Paying off school debt has become an issue for growing the chiropractic industry and attracting new students
This past February, the Ohio House of Representatives signed off on a bill that would repay outstanding chiropractic school debt for doctors of chiropractic who agree to serve in regions of the state where there is a chiropractic shortage. With an impending DC shortage across the U.S., should all states or the U.S. Government offer loan repayment programs for service for paying off school debt?
“Yes — if we are meeting a need in underserved areas this is a great thing — long overdue, not to mention our profession has an extreme problem with the amount of debt we graduate with — with little guidance and/or help from any of our associations on a national or state level.”
— M. Preneta, DC
“I think service to the country or state or in some way helping society in some organized way should be recognized by reducing and possibly eliminating student loans.”
— South Florida Medical and Wellness Clinic
“Government debt repayment programs for DCs working in under-served areas would help to increase the number of clinics in those communities, but there still would be the issue of preparing chiropractors to start work quickly upon graduating. Oftentimes, new DCs find themselves in limbo after graduating because they still have to study for boards in addition to finding the money to complete them while making a living as well.”
— M. Edwards, DC
“We all know that our profession has a problem. We cannot afford the tremendous debt that follows new doctors into practice. Our educational institutions have an insatiable thirst for tuition dollars. Classroom seats must be filled, and salaries paid to instructors and administrators. And yet we also have a responsibility to those coming into colleges who are choosing to believe that any amount of debt will be worth it in the end.”
— P. Chinn, DC
“I believe that professional organizations and chiropractic education programs should establish task forces, steering committees or subcommittees to address the school debt and the industry. Legislation to further advance chiropractic and provide equity of service reimbursement, i.e. the Chiropractic Medicare Modernization Act of 2019 (HR3654) can also play a role in reducing debt-to-income ratio for chiropractic graduates. Further, in addition to legislation, I believe that increased reimbursement for chiropractors that have undergone specialized training, such as a diplomate or residency, can reduce debt-to-income ratio.”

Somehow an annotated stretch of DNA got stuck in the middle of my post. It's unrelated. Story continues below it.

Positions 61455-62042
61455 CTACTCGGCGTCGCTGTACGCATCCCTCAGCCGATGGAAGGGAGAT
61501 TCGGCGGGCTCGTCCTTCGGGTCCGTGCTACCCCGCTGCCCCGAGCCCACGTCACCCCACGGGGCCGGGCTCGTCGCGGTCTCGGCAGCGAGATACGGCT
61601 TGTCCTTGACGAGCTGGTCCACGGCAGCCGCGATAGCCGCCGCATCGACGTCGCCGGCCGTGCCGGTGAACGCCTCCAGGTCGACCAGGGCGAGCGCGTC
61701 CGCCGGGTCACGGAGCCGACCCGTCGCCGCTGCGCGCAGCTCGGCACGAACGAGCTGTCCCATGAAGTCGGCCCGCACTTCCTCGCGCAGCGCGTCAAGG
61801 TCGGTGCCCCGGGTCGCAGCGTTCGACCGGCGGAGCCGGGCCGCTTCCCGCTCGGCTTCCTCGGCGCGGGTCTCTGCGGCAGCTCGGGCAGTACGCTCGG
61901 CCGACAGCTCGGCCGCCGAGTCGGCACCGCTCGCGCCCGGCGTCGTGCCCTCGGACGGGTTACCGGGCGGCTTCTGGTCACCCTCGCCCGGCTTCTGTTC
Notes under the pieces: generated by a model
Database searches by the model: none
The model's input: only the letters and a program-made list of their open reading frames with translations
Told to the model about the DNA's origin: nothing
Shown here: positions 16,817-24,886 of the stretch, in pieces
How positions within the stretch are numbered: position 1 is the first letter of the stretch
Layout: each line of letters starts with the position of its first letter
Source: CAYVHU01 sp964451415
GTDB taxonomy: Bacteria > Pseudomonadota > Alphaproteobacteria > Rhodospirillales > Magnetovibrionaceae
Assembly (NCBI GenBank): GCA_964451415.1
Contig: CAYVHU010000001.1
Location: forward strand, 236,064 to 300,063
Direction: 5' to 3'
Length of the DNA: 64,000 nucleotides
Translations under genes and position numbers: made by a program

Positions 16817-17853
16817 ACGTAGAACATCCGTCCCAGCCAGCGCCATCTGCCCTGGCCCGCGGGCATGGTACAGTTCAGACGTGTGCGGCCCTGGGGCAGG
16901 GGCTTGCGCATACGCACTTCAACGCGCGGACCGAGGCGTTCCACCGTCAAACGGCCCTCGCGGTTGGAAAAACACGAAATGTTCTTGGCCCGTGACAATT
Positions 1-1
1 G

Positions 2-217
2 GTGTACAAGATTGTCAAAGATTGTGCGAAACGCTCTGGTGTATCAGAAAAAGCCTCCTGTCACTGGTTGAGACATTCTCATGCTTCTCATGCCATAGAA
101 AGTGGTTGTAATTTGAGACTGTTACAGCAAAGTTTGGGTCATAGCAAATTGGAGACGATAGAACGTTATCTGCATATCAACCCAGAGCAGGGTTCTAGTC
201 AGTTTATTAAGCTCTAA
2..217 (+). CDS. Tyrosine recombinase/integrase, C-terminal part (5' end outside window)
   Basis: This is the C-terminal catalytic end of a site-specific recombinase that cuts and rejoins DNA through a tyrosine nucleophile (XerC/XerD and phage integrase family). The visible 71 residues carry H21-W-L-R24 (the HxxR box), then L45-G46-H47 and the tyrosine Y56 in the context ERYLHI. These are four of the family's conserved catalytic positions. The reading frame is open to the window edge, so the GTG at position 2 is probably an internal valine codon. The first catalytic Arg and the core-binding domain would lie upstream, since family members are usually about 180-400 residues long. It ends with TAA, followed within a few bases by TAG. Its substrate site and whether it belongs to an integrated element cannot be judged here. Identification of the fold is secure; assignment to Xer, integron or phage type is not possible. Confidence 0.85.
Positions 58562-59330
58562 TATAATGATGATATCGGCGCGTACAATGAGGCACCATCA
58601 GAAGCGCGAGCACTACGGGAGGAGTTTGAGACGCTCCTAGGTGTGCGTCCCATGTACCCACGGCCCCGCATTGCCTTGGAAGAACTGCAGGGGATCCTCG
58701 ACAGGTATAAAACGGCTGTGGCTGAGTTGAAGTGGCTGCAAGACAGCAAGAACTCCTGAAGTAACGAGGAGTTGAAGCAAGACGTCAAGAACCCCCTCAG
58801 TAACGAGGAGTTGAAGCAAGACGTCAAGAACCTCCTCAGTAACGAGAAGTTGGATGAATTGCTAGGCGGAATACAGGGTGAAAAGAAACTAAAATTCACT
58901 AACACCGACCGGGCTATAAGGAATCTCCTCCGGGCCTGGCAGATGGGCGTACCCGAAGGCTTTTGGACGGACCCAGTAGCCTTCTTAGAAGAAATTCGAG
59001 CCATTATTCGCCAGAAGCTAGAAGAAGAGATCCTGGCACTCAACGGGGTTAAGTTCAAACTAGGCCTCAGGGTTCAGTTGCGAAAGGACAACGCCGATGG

— C. Rogers, DC
“If you work for a nonprofit or a government agency, consider the 10-Year Public Service Loan Forgiveness (PSLF) program, which offers many advantages. Sponsored by the federal government, it can cover virtually any field of practice — including chiropractic.
Here’s how it works: While you are employed full-time for a public-service organization, you must make 120 on-time, full monthly payments. Qualifying employment is any job with a federal, state or local government agency, or a nonprofit that has 501(c)(3) status, as well as certain nonprofits that are not 501(c)(3)s. The federal government forgives your balance at the end of the 10-year program.
As part of this process, you will have to choose a payback program based on your earnings. You want to enroll as soon as possible once your education is complete because you pay on the earnings reported on your tax return. If school ends in June, this means you’ll bank nine or 10 months of low payments until you’ve filed your taxes. There are increasing rumblings that ‘alternative medicine’ is becoming more mainstream, so many chiropractors are now being employed at hospitals and other nonprofit entities. This is a great program for them.”
— D. Denniston, CFA
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